Breastfeeding while I have PKU:
A person with PKU can breastfeed. PKU is not transmitted in breastmilk.
If a baby does not have PKU, the available data suggests that the baby’s body is able to breakdown the Phe in breast milk. It is important to remain on a special diet while breastfeeding the baby to minimize exposure to high levels of Phe. Your healthcare provider can also measure the Phe levels in the baby to make sure they are not too high after breastfeeding.
Babies that have PKU can be breastfed. They need to be followed closely by a metabolic team (usually a dietitian and a geneticist). Additionally, the Phe blood levels should be checked regularly to make sure that levels of Phe are not too high. Different approaches are possible, depending on the experience of the medical team taking care of you and your baby. For example, your medical team may encourage you to use a mixture of breast milk and a special PKU formula (with low Phe levels).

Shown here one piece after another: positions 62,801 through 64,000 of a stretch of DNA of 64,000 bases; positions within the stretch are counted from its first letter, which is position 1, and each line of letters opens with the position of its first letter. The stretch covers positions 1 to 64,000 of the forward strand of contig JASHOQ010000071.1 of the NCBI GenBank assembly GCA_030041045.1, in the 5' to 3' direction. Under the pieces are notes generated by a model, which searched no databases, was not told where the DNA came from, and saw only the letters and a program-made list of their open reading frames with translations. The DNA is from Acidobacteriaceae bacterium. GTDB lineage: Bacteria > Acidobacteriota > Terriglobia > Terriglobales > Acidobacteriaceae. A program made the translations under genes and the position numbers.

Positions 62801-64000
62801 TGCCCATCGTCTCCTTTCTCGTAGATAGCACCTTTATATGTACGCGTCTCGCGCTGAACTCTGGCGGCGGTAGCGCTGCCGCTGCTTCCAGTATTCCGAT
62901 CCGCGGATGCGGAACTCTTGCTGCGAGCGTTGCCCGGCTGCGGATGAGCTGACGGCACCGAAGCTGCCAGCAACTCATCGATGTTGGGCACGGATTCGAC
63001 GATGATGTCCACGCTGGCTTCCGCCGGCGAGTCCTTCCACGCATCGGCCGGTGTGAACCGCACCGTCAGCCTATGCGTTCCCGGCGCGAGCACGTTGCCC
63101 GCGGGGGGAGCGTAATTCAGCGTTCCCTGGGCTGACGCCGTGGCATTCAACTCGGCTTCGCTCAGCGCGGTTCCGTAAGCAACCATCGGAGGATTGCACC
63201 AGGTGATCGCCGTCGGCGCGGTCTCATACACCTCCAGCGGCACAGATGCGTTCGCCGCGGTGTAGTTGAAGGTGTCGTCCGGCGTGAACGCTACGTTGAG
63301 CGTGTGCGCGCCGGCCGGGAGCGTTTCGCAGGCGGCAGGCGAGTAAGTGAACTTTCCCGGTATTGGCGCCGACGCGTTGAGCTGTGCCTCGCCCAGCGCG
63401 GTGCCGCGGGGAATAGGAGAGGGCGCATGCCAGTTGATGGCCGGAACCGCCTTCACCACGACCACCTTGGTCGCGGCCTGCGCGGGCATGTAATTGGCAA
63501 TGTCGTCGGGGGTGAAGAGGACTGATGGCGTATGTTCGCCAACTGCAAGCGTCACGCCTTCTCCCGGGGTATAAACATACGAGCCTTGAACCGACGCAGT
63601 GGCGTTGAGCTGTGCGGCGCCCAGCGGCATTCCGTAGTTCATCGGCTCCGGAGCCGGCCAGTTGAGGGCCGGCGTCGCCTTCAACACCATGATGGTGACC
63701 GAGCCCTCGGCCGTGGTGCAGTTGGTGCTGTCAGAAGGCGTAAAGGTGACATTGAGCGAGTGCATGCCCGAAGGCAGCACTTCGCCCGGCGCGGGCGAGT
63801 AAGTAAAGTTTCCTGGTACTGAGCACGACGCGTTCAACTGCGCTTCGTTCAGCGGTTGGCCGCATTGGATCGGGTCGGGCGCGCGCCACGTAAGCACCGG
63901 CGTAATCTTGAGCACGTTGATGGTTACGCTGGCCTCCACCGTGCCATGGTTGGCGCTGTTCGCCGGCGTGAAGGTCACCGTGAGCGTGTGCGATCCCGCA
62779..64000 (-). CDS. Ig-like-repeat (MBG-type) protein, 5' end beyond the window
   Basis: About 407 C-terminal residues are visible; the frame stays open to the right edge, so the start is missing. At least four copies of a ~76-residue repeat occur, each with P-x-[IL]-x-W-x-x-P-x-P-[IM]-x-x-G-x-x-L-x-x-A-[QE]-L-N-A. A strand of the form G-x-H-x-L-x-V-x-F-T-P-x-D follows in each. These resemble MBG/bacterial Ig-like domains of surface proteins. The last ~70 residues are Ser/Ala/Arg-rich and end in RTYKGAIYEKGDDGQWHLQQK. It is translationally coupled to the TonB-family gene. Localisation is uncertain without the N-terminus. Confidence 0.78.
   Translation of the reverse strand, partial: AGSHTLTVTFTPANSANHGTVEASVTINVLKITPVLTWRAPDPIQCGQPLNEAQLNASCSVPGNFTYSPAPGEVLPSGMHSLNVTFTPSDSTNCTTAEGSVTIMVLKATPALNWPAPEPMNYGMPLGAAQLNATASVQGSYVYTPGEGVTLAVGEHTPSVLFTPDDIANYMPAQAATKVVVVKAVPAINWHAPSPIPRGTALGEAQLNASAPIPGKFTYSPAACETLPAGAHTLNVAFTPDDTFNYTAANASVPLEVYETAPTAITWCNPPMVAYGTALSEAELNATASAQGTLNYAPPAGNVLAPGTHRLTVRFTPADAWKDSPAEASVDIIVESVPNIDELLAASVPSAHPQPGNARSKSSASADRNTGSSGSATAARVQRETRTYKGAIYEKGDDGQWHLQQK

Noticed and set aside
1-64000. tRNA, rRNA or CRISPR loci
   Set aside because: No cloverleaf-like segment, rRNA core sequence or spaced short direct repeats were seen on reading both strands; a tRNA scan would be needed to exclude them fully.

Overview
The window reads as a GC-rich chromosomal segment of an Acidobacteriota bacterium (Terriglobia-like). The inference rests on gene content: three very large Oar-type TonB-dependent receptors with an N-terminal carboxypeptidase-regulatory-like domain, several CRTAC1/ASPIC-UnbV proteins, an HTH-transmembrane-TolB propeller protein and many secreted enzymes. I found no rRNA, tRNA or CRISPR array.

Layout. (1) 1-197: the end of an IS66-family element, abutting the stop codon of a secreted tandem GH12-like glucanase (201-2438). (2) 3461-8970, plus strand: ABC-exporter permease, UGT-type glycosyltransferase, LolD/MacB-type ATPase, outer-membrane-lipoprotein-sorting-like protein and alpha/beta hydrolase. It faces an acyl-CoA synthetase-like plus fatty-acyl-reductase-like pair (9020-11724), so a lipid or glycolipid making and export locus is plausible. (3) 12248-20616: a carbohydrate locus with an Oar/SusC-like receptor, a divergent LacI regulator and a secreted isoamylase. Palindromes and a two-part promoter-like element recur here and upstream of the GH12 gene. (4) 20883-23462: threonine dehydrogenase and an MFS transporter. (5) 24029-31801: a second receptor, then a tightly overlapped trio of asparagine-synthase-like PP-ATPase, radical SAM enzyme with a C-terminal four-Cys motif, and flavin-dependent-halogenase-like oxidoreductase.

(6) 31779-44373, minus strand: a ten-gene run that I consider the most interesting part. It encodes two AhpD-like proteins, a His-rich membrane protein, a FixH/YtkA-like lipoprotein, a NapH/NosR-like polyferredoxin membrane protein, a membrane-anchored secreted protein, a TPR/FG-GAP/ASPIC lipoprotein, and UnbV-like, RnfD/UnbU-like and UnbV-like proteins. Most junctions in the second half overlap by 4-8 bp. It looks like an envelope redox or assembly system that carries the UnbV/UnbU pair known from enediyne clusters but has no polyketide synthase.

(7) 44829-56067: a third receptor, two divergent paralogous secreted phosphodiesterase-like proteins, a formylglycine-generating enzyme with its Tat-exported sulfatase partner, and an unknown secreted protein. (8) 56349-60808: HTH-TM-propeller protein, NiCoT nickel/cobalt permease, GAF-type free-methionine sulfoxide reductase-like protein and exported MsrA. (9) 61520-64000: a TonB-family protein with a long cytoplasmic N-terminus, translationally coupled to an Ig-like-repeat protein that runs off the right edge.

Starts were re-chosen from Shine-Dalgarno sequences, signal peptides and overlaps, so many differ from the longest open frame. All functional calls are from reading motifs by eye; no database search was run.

Be sure to talk to your healthcare team about all your breastfeeding questions.
If a male has PKU, can it make it harder to get a partner pregnant or increase the chance of birth defects?
There have been two small studies that suggest no increased chance for birth defects when the father has PKU. In some men, PKU might reduce their fertility (make it harder to get a partner pregnant). In general, exposures that fathers or sperm donors have are unlikely to increase the risk to a pregnancy. For more information, please see the MotherToBaby fact sheet Paternal Exposures at https://mothertobaby.org/fact-sheets/paternal-exposures-pregnancy/.
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OTIS/MotherToBaby encourages inclusive and person-centered language. While our name still contains a reference to mothers, we are updating our resources with more inclusive terms. Use of the term mother or maternal refers to a person who is pregnant. Use of the term father or paternal refers to a person who contributes sperm.